January 16, 2004

Youth have chance to demonstrate cultural pride in ‘Cinco de Mayo’ royalty contest

For Berenice Sotelo, being crowned the queen of Cinco de Mayo Con Orgullo 2003 was more than beautiful gowns and prize money. The 17-year-old El Cajon High School student said, “For me, it is about the community being strong and respectable. The overflow of alcohol advertising is destroying my cultural heritage.” This year, the Cinco de Mayo Con Orgullo Coalition is looking for a new King and Queen to reign over the Cinco de Mayo Festival and Parade, shedding light on the true meaning of Cinco de Mayo and the alcohol industry’s effort to turn it into a holiday for drinking.

For people of Mexican ancestry in the United States, the celebration of Cinco de Mayo symbolizes the strug-gle for sovereignty. It represents the determination for social justice, as well as cultural preservation. Increasingly, however, the celebration has been promoted by the alcohol industry as another day to drink to excess. “The alcohol industry’s use of Cinco de Mayo exploits the Latino community,” said Jovita Juarez, Chair, of the Cinco de Mayo Con Orgullo Coalition.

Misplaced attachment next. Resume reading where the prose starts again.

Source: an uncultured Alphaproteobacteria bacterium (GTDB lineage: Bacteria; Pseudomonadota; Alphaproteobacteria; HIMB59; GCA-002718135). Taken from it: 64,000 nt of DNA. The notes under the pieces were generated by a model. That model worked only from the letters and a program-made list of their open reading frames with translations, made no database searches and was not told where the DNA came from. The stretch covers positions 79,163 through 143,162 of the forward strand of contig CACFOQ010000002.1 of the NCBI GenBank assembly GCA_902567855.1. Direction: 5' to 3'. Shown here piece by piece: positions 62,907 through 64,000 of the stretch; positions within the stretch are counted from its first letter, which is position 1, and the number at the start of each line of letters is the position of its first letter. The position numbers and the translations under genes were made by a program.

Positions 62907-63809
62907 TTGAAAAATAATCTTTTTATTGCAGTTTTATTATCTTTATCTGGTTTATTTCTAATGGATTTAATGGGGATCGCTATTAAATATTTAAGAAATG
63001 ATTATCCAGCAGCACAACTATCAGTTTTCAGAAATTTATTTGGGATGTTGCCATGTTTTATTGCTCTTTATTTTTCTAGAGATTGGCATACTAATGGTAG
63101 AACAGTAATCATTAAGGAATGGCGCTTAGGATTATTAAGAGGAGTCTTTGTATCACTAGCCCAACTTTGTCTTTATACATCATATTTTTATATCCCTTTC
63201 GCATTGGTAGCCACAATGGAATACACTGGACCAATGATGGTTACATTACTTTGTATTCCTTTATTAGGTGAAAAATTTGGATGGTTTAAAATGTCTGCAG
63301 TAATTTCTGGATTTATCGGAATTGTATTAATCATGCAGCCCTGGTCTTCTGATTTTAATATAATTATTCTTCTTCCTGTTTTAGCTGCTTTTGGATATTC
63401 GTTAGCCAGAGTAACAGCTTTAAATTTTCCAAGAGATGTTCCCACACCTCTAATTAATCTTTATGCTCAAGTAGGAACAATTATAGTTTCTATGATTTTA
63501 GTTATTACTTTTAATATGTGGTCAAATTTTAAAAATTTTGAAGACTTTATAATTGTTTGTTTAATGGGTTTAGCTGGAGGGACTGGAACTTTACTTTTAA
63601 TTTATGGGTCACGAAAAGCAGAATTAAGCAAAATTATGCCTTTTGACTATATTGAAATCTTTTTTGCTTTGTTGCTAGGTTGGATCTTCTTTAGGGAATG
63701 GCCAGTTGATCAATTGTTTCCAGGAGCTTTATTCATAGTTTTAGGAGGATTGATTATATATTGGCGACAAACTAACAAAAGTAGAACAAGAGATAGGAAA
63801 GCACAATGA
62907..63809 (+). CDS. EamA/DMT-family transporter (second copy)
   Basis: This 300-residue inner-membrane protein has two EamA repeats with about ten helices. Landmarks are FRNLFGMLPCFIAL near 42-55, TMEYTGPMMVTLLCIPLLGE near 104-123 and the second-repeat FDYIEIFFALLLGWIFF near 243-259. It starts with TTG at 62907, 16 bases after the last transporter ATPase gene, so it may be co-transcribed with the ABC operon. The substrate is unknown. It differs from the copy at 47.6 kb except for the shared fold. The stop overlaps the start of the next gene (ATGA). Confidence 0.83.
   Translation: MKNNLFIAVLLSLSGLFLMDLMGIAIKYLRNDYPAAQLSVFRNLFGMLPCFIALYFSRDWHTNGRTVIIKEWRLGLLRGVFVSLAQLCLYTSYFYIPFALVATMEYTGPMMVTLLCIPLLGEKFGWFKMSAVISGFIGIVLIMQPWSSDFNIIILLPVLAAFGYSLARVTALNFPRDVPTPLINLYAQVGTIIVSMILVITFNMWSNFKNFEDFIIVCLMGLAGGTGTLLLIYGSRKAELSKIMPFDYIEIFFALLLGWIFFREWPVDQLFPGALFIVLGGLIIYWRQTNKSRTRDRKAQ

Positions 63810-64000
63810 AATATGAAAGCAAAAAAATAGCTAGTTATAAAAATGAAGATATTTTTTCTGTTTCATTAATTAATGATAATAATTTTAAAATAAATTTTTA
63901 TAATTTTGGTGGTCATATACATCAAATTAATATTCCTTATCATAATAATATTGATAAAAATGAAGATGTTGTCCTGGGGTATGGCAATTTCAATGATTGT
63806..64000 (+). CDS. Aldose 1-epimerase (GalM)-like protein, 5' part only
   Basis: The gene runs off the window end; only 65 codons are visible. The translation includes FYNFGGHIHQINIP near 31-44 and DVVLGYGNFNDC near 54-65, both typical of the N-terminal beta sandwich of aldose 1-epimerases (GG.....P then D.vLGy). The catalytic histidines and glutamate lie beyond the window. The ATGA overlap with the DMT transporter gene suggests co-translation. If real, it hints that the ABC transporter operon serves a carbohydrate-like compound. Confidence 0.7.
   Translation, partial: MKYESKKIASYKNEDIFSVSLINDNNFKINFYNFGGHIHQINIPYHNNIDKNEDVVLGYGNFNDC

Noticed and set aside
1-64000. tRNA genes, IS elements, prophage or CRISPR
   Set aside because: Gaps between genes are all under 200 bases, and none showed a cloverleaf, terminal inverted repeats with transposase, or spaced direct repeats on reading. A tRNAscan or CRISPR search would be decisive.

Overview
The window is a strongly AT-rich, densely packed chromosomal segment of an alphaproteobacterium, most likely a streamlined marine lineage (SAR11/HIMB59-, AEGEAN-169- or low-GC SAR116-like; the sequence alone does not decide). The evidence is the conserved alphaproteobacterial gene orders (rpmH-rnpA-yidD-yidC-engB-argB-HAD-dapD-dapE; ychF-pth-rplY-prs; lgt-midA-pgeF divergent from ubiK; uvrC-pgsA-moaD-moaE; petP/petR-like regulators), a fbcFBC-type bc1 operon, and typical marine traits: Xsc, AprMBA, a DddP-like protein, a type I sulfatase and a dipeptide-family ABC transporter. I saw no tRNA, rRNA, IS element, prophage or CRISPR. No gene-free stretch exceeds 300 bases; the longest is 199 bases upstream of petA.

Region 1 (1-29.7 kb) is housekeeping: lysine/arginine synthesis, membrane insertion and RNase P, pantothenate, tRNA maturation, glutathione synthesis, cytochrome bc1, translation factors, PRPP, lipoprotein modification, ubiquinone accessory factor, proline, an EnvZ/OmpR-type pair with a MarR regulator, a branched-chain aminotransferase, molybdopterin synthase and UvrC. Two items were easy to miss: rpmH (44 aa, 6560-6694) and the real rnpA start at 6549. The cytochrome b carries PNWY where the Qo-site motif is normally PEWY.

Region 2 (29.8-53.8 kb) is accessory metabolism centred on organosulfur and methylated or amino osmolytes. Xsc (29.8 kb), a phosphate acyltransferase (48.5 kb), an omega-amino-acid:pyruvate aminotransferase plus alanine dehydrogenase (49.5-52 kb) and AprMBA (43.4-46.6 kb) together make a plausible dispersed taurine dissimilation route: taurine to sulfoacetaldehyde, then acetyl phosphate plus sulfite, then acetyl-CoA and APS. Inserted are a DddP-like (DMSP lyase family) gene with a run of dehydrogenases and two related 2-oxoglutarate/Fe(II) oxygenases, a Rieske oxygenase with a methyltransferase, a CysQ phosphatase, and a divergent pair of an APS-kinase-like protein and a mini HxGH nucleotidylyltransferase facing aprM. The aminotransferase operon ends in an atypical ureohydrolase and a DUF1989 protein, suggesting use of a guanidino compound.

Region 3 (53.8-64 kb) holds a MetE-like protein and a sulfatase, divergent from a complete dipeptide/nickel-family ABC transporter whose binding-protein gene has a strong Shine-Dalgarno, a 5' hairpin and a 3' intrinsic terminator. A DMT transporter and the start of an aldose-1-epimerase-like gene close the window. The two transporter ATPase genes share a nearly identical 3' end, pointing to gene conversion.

The alcohol and tobacco-free 2004 Cinco de Mayo parade and festival is in its’ third year, promoting the true meaning of Cinco de Mayo and calling for the alcohol industry to stop using family holidays for profit.

A Royalty Contest, open to all high school students, is being held through February 29. To enter, please answer each of the following questions with 2 to 3 paragraphs. You may submit an optional photo of yourself (no larger than 5 x 7). Put your name, phone number, and address at the top of your essay.

 Please tell us about yourself

 What clubs or other extra curricular activities are you involved in at school or in the community?

 How has alcohol consumption and/or alcohol advertising affected your life?

 What does Cinco de Mayo mean to you and your family? How do you feel it is celebrated?

Winners will be ambassadors and spokespersons for the Cinco de Mayo Con Orgullo campaign for one full year. (This includes media interviews (radio/TV), school presentations, reception and parade speeches). Winners will also receive a $200 gift certificate for stores in Fashion Valley.

Send entries to: Cinco de Mayo Con Orgullo, 2004 King & Queen Contest, P. O. Box 81802, San Diego, CA 92138-9892. For further information: Jovita Juarez (858) 974-3603, ext. 212, or visit www.sd ncpc.com

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